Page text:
Revising: A quick guide for MOP students

I have never professed to being an expert at revision.  Whilst I was pretty studious at school, at University I discovered a whole world of distractions – mostly sporting and involving alcohol – that meant that I was not the most conscientious of students, and I managed to get through my final exams with only a serious amount of last minute cramming.  It remains a supreme irony to me that I now sit on the other side of the fence as a lecturer; strongly advising students to work diligently throughout the term and not leave revision to the last minute!

With this health warning in mind here are my tips to help you prepare for January’s MOP exams:

1. It’s never too early or too late to start

What do I mean by this – Well you cannot change the past, only the future and no matter whether you have attended all lectures, done the course reading and kept on top of your coursework, or whether you have been more of a “last minute charlie”, relying on your wits and the adrenalin rush produced by an imminent deadline to focus your studies – Start preparing for the exams now.  Make sure that before the end of week 12 you have downloaded all the lecture notes, all course reading (e.g. the module handbook) and have access to at least some of the books from the course reading list. Get these materials organised either in paper files or electronically so that once you start revising you have everything you need to hand and you can begin work productively.

Most units will hold a revision lecture – make sure you attend this and understand the format of the exam paper that you will have to sit. In mace 60023 project finance this year I have changed the exam, so there is little point accessing past exam papers – but for other MOP units download copies of past exam papers from Blackboard.

Now you are ready to start your revision.

2. Have a plan

The exam period this year is 13th January 2014 to 24th January 2014 and in that time you will have 3 or 4 papers to sit, hopefully spread out reasonably well.  You need a revision plan to help organise how much time you devote to revising each subject, and when you will actually revise.  I am sure we have all come across students who spend hours producing a fabulous and extensive colour-coded revision plan – but then neglect to actually do much revision.  Do not fall into this trap!  However having access to a daily chart of what and when you will revise can help calm any sense of panic, and also act as reassurance that there is ample time to revise.  A plan also allows you to tick off topics successfully revised, thereby allowing you to treat yourself – to a walk, a break, a quick look on facebook when you have achieved your latest revision target.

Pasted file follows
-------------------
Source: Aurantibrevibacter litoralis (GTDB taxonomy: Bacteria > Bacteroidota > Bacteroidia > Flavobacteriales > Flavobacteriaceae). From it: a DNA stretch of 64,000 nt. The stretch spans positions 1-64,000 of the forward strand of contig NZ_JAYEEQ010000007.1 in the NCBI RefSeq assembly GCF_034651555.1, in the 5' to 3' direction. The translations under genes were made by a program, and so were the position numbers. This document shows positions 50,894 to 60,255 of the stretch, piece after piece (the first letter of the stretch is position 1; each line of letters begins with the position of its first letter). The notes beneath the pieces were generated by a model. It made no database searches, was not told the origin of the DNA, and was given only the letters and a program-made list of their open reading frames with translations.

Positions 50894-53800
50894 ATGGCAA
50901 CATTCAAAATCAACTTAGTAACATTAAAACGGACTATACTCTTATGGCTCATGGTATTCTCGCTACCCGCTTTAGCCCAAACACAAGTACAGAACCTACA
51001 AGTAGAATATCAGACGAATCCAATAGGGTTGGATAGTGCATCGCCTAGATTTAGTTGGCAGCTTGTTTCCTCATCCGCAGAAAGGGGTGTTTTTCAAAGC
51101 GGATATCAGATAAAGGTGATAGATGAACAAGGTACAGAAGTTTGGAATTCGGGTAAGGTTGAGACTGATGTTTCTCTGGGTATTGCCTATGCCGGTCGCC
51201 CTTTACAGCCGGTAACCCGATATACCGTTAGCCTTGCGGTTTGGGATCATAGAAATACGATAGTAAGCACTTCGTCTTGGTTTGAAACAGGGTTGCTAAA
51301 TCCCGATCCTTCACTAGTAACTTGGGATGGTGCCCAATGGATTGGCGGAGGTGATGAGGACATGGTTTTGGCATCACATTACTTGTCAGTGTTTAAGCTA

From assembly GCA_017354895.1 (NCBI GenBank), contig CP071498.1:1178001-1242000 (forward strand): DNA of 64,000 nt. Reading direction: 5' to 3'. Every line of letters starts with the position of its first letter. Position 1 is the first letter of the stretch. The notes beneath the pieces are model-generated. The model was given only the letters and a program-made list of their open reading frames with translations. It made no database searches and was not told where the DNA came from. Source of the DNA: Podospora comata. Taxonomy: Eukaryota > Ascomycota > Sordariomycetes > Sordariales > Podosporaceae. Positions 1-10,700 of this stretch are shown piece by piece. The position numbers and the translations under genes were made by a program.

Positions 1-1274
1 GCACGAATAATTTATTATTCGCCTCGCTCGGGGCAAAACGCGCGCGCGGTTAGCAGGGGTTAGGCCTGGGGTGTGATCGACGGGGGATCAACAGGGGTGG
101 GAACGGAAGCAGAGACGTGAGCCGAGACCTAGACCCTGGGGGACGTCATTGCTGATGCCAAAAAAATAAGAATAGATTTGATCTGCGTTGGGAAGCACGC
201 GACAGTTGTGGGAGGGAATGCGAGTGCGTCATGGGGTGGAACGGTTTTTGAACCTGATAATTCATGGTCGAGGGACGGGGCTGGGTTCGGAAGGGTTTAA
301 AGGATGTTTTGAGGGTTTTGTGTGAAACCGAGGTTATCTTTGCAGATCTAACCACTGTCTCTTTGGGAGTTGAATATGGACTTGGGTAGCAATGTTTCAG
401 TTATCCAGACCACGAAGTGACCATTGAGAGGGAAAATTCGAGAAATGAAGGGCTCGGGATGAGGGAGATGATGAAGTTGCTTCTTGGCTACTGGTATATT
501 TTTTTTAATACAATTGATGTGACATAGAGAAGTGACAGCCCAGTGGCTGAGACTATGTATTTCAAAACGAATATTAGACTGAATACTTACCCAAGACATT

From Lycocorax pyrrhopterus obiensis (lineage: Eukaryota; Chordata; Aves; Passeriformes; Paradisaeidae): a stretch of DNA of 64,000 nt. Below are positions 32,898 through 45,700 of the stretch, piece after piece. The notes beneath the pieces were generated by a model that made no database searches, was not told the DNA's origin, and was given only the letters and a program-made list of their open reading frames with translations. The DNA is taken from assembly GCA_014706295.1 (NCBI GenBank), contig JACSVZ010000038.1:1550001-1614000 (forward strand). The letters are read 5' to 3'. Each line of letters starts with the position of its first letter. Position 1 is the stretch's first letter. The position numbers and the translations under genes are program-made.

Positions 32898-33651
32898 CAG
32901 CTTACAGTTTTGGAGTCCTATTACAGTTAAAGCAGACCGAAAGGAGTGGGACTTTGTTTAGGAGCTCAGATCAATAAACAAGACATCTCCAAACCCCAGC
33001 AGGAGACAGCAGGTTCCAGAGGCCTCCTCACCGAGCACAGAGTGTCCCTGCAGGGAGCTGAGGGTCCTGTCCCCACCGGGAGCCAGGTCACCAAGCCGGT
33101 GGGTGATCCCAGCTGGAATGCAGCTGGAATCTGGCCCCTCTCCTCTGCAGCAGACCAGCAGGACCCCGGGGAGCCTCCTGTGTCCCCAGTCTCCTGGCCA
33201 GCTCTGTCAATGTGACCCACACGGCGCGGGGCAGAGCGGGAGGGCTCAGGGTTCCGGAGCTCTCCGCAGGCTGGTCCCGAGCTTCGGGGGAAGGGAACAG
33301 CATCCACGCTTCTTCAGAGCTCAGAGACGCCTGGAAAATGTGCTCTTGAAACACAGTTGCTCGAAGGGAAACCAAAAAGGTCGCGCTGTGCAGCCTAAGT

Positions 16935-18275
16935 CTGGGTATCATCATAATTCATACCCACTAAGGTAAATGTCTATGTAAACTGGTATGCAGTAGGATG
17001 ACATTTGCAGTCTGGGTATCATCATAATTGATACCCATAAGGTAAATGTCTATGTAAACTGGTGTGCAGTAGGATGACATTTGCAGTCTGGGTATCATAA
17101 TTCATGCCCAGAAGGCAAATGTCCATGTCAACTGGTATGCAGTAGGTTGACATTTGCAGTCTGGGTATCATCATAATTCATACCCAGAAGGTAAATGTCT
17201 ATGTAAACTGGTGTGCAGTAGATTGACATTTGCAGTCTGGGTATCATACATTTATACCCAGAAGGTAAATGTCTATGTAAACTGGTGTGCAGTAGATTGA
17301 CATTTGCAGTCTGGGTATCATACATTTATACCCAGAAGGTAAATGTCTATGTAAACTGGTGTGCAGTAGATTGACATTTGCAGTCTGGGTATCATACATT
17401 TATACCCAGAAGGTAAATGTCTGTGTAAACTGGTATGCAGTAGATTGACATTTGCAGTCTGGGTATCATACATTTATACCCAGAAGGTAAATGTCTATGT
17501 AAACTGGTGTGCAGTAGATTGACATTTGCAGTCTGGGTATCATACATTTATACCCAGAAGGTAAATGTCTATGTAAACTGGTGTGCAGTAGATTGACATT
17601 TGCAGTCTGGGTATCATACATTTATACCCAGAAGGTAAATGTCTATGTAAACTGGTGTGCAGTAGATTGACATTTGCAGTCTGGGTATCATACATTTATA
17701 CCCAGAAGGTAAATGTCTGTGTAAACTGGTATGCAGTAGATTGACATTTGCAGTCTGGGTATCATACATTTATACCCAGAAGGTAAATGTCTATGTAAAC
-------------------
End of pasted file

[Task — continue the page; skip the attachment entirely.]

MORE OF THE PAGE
Please, please make sure that your plan includes time to rest, eat, sleep and exercise.  It is utterly futile and exhausting to approach your exams sleep deprived so make sure you try to get sufficient sleep ( although i do appreciate that sleep is often difficult when you are a bit anxious).  Vary your revision tasks between learning material, and practising questions to make sure that you are embedding your learning.  Get into study groups to test each other if you find this helpful, although some people are solitary revisers and this is fine too.

3. Do not be too strategic

There is a lot of material to learn in project finance – and students can be notoriously strategic – limiting their revision to only some of the topics covered.  This is a highly risky strategy and not one that I would advise – particularly in project finance where all questions are compulsory.  Make sure that you have a reasonable grasp of all areas of the course.  Yes, focus in-depth on cash flows – as you know there will be a question on this – but don’t neglect the other parts of the course as you could be asked a Multiple choice question on any aspect of project finance that we have studied.  At a minimum familiarise yourselves with the lecture notes and read the module handbook. Know the basic details of each of the case studies we have studied in class.  If you are wishing to excel in the exam you must also demonstrate to me that you have read beyond the materials that I have provided to you and that you have accessed some of the textbooks in the reading list. In my view Project Finance in Theory and Practice, by Stefano Gatti is the most comprehensive book and is available as an e book in the library.

4. Learn the concepts in the lecture notes, but make sure you can apply them to real life project too.

At Masters level you are required to do more than simply repeat or regurgitate what I have taught you.  You need to show that you understand the principles of project finance and the lecture materials but you also need to be able to apply that knowledge to the specific exam question, or a specific project situation.  If you are asked a question about project structure, don’t just tell me everything you know about project structure but tailor your answer to the exact requirements of the question. Draw on several different arguments and concepts to underpin the statements that you are making and use examples to help demonstrate your points if appropriate.  Remember, especially in the essay style question, that there is no right or wrong answer – it is more the depth of argument and your level of understanding of project finance that I am testing.

Lastly, I do wish you all the very best of luck in the exam – Remember try to stay calm, read the questions carefully and divide your time equally between the different sections of the exam paper.  Although exams can seem horrendous at the time, they do pass, life does go on and most people do generally get through them okay.


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